The ruling heightens plaintiffs' lawyers' exposure to malpractice-related claims whenever they collaborate on a case, and it will dissuade such collaboration on cases where it is needed most to offset inherent resource disparities between litigants, Kjar stated.
Leighton M. Anderson of Bewley, Lassleben & Miller, Whittier, Cal., who represented Cole, said the court's ruling is not as unusual as his opponents seem to believe.
“All the opinion does is reaffirm what has always been the law: that an attorney has an obligation--to his client, to the court, and to his adversaries--to ensure that he has a minimal level of probable cause to support the claims, and the probable cause standard is not a particularly high standard,” Anderson said in comments to BNA.
“If you're not going to pay any attention to [a case] until it goes to trial, then don't associate with it as attorney of record on day one,” he remarked.
Anderson predicted that the supreme court will not take the defendants' appeal. “I don't think the Supreme Court touches this,” he said.
In his opinion for the court of appeal, Epstein stated that the “defendants argue that there is no evidence they associated with the [Cole] case for an improper purpose, such as to 'show more power.' But their premature association supports that inference.”
Counsel for Ottilie and Boucher both questioned the notion that a collaboration by lawyers to “show more power” might be ethically or legally improper.
Mallen too expressed scepticism about the court's implication. “There's no ethics rule I can think of under the ABA rules or under California's semi-unique rules that would prohibit that,” he said.
Kjar suggested that the court got it backwards. The ethical duty to advocate zealously on a client's behalf may actually require an attorney to enlist the services of a good trial lawyer to “show more power,” he said.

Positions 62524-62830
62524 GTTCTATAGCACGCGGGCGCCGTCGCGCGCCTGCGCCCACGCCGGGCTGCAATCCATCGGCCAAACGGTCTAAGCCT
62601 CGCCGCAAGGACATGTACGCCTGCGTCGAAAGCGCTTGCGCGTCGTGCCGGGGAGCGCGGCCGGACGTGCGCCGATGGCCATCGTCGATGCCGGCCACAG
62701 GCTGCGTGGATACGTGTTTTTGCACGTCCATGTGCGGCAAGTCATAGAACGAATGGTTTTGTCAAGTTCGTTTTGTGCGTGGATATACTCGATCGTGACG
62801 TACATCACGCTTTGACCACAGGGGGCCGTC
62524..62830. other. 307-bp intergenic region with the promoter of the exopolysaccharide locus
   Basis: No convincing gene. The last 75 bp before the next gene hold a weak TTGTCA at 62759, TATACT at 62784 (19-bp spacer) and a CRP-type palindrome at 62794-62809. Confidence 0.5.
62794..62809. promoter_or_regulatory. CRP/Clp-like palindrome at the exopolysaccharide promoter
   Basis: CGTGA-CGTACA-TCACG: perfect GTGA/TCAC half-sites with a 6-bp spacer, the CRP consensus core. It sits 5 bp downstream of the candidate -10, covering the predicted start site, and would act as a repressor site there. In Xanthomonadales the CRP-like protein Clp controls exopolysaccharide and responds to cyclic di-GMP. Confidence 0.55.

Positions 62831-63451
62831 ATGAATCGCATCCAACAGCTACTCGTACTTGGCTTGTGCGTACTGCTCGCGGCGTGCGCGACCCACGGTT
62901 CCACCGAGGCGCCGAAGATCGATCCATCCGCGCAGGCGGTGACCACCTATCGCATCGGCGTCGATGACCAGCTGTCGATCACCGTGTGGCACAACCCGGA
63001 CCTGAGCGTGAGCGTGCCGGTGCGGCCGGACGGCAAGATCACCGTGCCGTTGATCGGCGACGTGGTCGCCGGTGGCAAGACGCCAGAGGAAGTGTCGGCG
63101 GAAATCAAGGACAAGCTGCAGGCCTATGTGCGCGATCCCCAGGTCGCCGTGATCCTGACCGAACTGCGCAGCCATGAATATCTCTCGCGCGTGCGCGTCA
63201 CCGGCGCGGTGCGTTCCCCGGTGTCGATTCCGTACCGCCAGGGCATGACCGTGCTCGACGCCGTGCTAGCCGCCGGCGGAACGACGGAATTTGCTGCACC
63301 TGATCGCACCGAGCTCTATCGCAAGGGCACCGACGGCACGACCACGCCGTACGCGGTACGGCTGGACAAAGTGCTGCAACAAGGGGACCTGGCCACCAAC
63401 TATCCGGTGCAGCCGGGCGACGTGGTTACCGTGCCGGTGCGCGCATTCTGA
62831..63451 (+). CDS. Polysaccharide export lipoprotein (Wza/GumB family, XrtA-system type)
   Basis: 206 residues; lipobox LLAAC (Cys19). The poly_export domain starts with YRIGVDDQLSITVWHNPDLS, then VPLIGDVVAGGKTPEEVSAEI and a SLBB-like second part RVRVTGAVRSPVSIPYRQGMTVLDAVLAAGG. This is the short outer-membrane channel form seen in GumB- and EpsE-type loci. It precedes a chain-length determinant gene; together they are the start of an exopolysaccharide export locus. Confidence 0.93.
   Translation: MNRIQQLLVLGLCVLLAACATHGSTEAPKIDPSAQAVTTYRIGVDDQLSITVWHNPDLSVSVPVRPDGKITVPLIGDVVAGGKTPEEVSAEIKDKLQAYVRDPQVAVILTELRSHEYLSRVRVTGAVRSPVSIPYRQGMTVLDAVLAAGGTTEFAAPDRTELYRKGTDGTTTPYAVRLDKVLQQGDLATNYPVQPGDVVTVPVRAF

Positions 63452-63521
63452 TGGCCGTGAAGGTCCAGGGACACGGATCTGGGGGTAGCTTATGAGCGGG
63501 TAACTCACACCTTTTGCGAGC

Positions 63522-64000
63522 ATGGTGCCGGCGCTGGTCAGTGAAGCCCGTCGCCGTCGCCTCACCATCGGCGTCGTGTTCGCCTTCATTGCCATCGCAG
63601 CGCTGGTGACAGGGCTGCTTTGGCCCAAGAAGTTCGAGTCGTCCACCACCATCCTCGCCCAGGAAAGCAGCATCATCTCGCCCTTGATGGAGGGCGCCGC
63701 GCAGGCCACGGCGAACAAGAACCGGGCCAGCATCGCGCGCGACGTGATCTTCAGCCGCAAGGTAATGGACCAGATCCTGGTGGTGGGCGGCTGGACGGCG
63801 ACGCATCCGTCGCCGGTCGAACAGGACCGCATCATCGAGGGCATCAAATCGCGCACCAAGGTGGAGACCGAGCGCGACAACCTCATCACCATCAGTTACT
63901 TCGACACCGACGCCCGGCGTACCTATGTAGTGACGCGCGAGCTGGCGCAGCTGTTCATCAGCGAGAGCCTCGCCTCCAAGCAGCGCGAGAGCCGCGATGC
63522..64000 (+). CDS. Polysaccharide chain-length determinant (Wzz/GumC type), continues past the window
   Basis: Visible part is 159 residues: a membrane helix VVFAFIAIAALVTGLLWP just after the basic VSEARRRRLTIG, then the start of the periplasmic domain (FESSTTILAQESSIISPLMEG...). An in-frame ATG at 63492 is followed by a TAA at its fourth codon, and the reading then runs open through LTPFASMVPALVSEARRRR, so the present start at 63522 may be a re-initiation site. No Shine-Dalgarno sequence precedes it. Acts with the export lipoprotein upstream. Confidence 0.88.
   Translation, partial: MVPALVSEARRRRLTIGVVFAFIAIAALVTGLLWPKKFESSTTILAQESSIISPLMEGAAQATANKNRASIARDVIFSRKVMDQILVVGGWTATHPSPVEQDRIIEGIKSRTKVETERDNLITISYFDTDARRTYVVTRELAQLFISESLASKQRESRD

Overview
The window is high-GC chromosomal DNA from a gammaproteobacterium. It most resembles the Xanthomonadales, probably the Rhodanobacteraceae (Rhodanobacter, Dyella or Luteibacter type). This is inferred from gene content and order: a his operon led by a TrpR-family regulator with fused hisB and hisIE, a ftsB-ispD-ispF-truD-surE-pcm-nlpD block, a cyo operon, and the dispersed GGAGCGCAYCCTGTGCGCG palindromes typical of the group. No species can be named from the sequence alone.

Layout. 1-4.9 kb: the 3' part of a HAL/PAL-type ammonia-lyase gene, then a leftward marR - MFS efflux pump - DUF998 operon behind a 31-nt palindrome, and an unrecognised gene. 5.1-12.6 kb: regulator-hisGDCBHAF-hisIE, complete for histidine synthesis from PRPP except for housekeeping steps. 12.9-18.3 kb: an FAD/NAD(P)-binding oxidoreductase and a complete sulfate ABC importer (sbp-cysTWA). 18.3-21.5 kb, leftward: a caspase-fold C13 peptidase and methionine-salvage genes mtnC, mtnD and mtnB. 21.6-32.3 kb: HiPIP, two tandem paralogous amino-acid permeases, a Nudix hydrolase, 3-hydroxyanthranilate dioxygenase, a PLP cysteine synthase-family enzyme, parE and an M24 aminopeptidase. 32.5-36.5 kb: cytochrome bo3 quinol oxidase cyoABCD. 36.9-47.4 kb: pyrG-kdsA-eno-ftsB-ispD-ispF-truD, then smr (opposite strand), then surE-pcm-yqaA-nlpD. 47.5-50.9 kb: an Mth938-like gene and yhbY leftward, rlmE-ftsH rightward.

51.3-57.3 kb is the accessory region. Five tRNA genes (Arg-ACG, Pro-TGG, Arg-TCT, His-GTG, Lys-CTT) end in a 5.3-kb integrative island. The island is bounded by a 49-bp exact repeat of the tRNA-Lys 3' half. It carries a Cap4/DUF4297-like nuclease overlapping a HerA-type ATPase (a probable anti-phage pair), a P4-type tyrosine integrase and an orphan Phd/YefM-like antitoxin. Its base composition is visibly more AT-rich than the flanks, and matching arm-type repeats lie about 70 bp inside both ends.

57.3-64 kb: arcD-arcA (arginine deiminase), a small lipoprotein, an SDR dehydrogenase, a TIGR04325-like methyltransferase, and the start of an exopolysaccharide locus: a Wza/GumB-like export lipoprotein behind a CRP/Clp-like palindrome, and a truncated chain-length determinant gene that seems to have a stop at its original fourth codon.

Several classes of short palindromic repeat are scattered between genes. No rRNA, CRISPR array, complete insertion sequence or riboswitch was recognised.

A good trial lawyer is a great equalizer, Kjar stated, and lining up talented standby counsel can be essential to securing a fair recovery from deep-pocketed defendants who are weighing settlements.
“That's how you get the other side's attention and get these cases resolved,” he told BNA. “By associating a well-known trial lawyer and notifying the other side that you have an experienced trial lawyer on board.”
Anderson, however, saw things differently. The other side, he said, is arguing that it's acceptable for an attorney to know nothing about a case but still associate on it, “and the only reason to be on the pleadings is to strike fear in the hearts of the defendants,” he commented.
“An attorney ought to know at least something about the merits of the case,” Anderson said. “It doesn't mean you have to go through with 18 boxes of discovery, it doesn't mean you have to interview every witness. You just need to know that there are some facts that establish probable cause,” he remarked.
In addition to Leighton Anderson, David A. Brady, also of Bewley, Lassleben & Miller, represented Cole.
Meyer and Aguirre were represented by Charles R. Grebing and Eric R. Deitz of Wingert Grebing Brubaker & Juskie in San Diego.
In addition to Jonathan Cole, Mark Schaeffer and Frances Ma, also of Nemecek & Cole, represented Boucher.
In addition to James Kjar, Albert E. Cressey III, also of Reback McAndrews, represented Ottilie.
By Samson Habte
Full text at http://op.bna.com/mopc.nsf/r?Open=kswn-8vlkw3.
Copyright 2012, the American Bar Association and The Bureau of National Affairs, Inc. All Rights Reserved.